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Shelf Talkers: November 2023

It might just be me, but I want to put it out there—is time feeling increasingly slippery for anyone else? Like, somehow it’s late October, when yesterday it was August? I’m now putting down draft snakes in the windows to try to keep the heat in my apartment, when just yesterday (it seems) I was doing everything in my power to cool off.

It’s possible that time is so slippery because I’ve been spending so much time outside of it. Nothing takes us away from the real world quite like a good book, a means to slip out of our everyday life and into another place, another time. Sometimes, returning to the actual world is a bit jarring. You can feel a bit lost. Outside of time, outside of reality. Truth be told, that’s one of my favourite feelings in the world.

As usual, independent booksellers from across the country have stepped up for Shelf Talkers. They do so four times a year, and we are most grateful.


The Bookseller: Liz Green, Audreys Books (Edmonton, AB)
The Pick: Daughter, by Claudia Dey
Daughter revolves around Mona and her larger than life, manipulative, and narcissistic father as he draws her closer and pushes her away, as he sees fit, often playing her against his other relationships, especially his daughter by another marriage. Claudia Dey writes beautifully about this ebb and flow and its toll on Mona. The echoes of Lear are obvious, but that leaves us with this question: if Mona's father, Paul, is Lear, which daughter is Mona?

Compelling and lyrical, the book drew me in and didn't let me go until its satisfying conclusion. It's a book I will keep thinking about for a while ... hopefully, until I get my book club to read it.



The Bookseller: Megan Pickering, Blue Heron Books (Uxbridge, ON)
The Picks:

Moon of the Turning Leaves, by Waubgeshig Rice
A beautifully written novel with descriptions that engage all the senses. This dystopian sequel does not disappoint, and in fact, I think has even more depth than Moon of the Crusted Snow, and I thought that one was fabulous. Rice thoughtfully incorporates Anishinaabe language and culture to make this story immersive and authentic. I gave it 5 stars.

east grand lake

East Grand Lake, by Tim Ryan
I thoroughly enjoyed Tim Ryan's East Grand Lake—it tells the story of an extended family's summer vacation at a cottage somewhere east of Ontario. It's a novel told in 14 stories (chapters) about how three generations of the Murphy family come together to share love, loss, happiness, redemption and growing up with cousins—lots of them! Funny, witty, nostalgic, wise and sometimes sad, this one will make you remember or wish you had cottage memories!



The Bookseller: Jo Treggiari, Block Shop Books (Lunenburg, NS)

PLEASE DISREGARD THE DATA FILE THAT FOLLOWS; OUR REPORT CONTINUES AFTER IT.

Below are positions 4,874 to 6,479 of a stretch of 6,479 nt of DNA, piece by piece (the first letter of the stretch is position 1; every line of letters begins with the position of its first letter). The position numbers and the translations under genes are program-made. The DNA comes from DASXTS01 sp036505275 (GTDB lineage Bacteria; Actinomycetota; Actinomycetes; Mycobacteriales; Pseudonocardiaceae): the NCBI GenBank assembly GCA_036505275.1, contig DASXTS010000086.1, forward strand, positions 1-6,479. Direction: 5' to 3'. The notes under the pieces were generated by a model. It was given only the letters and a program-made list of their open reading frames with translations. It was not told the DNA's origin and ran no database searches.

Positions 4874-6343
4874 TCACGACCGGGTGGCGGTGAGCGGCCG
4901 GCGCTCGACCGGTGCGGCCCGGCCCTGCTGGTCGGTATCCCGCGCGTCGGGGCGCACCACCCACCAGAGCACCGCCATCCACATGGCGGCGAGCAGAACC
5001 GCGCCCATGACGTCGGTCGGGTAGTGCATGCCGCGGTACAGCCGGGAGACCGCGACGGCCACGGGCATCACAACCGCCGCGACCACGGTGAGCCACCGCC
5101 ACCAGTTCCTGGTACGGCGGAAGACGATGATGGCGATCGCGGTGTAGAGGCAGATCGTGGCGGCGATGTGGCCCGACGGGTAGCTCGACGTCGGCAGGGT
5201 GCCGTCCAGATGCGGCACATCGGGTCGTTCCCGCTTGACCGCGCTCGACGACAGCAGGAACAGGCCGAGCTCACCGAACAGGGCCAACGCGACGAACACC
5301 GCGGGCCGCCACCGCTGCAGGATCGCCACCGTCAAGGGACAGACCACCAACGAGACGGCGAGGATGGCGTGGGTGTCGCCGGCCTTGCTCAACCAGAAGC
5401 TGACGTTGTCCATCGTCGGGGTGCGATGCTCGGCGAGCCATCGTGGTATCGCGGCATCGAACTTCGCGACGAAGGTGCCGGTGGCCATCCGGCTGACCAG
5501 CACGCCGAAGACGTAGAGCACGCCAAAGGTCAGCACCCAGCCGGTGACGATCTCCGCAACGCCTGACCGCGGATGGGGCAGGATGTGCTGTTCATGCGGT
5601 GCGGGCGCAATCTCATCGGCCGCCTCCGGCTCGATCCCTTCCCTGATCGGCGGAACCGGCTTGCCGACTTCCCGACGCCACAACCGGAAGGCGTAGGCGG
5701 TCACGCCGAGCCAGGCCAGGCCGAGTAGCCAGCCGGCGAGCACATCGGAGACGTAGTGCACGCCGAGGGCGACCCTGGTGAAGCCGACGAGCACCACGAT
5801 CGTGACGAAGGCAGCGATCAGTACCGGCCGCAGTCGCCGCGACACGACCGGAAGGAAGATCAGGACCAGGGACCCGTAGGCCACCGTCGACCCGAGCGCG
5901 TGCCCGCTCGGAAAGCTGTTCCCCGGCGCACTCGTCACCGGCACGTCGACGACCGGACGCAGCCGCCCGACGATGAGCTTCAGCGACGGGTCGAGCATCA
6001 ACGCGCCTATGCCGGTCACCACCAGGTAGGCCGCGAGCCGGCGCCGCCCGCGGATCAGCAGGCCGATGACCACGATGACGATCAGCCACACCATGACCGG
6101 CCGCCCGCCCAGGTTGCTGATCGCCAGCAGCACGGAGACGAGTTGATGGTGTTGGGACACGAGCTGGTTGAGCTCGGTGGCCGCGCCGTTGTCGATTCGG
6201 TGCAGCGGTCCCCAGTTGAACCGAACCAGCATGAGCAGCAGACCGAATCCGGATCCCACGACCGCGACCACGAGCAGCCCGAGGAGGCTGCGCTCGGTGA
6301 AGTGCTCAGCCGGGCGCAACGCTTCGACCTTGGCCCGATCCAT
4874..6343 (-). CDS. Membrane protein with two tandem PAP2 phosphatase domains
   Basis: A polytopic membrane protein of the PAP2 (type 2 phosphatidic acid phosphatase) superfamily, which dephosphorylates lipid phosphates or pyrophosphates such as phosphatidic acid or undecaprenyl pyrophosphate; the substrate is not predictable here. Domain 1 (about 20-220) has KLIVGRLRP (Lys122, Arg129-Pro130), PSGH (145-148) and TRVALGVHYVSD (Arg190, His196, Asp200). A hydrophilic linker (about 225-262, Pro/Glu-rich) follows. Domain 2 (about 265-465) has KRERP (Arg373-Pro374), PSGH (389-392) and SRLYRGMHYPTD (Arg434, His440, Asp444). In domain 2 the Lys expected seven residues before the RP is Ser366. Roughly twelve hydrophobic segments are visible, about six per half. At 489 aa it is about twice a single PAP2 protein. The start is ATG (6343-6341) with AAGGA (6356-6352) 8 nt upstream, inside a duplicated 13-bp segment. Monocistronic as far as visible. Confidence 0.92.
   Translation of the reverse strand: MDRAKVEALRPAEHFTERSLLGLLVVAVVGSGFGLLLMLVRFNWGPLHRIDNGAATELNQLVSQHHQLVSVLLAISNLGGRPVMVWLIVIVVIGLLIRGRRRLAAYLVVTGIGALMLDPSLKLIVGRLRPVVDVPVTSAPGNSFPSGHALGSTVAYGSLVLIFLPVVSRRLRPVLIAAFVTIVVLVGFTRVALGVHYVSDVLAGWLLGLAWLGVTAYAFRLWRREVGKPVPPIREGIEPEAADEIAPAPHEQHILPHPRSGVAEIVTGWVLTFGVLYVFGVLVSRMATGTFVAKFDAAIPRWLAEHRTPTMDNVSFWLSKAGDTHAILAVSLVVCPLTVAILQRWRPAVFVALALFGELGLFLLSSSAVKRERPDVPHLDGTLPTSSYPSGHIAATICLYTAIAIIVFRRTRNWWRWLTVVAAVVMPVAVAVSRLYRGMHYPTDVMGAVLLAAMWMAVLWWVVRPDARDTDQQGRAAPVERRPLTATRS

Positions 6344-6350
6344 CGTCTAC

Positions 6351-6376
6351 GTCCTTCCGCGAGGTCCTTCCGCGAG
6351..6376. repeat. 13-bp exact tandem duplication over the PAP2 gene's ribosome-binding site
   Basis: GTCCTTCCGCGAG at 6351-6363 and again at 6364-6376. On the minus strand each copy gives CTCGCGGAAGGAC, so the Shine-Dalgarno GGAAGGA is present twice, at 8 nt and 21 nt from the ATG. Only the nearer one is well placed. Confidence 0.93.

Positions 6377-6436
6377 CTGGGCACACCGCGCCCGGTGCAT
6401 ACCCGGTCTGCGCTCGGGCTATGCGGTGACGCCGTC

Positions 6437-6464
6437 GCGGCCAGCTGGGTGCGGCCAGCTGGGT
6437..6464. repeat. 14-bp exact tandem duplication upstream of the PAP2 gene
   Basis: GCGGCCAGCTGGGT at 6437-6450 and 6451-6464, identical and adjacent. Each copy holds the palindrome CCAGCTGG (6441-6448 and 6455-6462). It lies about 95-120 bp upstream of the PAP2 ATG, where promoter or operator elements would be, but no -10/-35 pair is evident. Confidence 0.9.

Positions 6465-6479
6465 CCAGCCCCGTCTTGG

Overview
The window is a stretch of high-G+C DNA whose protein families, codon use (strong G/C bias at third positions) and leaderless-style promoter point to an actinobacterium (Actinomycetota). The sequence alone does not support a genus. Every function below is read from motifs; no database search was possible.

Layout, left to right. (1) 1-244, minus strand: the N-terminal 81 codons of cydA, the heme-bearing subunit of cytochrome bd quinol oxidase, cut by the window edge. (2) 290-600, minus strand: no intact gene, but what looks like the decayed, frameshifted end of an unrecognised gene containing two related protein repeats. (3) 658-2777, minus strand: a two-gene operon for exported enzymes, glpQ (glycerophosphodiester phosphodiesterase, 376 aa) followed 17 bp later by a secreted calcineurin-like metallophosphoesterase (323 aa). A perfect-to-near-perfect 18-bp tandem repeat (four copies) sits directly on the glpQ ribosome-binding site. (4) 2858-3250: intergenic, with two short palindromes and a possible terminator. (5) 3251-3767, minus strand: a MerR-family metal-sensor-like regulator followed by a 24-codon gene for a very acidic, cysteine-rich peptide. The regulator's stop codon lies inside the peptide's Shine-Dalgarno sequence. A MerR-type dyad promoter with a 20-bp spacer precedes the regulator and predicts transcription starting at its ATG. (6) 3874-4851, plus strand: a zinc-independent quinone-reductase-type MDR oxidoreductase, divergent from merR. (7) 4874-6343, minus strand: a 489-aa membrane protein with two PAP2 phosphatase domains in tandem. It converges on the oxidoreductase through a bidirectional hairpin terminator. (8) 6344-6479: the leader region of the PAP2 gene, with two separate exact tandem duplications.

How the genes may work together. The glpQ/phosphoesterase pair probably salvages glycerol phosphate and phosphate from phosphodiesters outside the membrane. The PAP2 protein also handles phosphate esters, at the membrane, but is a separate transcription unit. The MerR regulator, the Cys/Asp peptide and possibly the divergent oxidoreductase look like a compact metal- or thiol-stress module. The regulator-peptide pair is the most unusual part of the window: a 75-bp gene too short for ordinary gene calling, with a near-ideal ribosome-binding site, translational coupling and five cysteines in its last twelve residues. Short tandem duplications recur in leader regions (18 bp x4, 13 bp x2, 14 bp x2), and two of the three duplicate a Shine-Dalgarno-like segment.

The Adult Picks:
The Berry Pickers, by Amanda Peters
This beautifully written, immersive family mystery-drama is rich in detail and emotion. In the early 1960s a Nova Scotian Mi'kmaq family travels to Maine for the summer blueberry-picking season. It's a trip they make every year, a way to earn enough money to see them through the winter. They are a tight-knit family and a few weeks in, four-year-old Ruthie disappears, a tragedy that will affect the family for years, especially young Joe, who was supposed to be watching her at the time.

The storylines are shared between Joe and a young girl called Norma, who is growing up with loving but emotionally distant and overbearing parents who grant her little freedom. It quickly becomes apparent that Norma is Ruthie and that she has been stolen from her family.

The story is quick-paced and engrossing, with threads woven throughout that examine inter-generational trauma, racism, residential schools, and missing Indigenous women. The characters of Norma and Joe in particular are deftly captured and the narrative is filled with hope, moments of black humour, determination, and joy.



When We Lost Our Heads, by Heather O'Neill
How to describe this very clever novel which is set in 1873 Montreal, and tells the story of two exceedingly close (one might even say obsessive) childhood friends, while also retelling the story of Marie Antoinette and The French Revolution? An intense, passionate exploration of gender dynamics, politics, class inequality, oppression and love.

Marie Antoine is the adored, spoiled daughter of a sugar baron. She rules the Golden Mile until Sadie Arnett moves in. Sadie is brilliant, charismatic and has all the best ideas but then a tragic event, born of their imaginative play, rips them apart.

Marie inherits power, while Sadie loses everything and reinvents herself in the slums.

They are reunited when the downtrodden workers begin to plan revolution.

Political and sexual, sensual and powerful, this is a dizzying read.


Young Adult pick:


Something More, by Jackie Khalilieh
A fresh and funny contemporary romantic YA story about a fifteen-year-old Palestinian-Canadian girl who has been diagnosed with autism right before she starts high school.

Jessie is obsessed with all things 90s and this novel definitely has a nostalgic feel about it. Think The Breakfast Club and Pretty in Pink. Before her first day, Jessie makes a list of goals and aims to achieve all of them over the course of the school year. Through Jessie's honest and vivid voice, the reader is privy to all of her internal struggles regarding her own neurodivergent brain, new friends, boys and social interactions, which lend so much warmth and character to the story. Frequent moments of hilarity and a real sense of the high-school experience with all its firsts, make for a completely engaging read.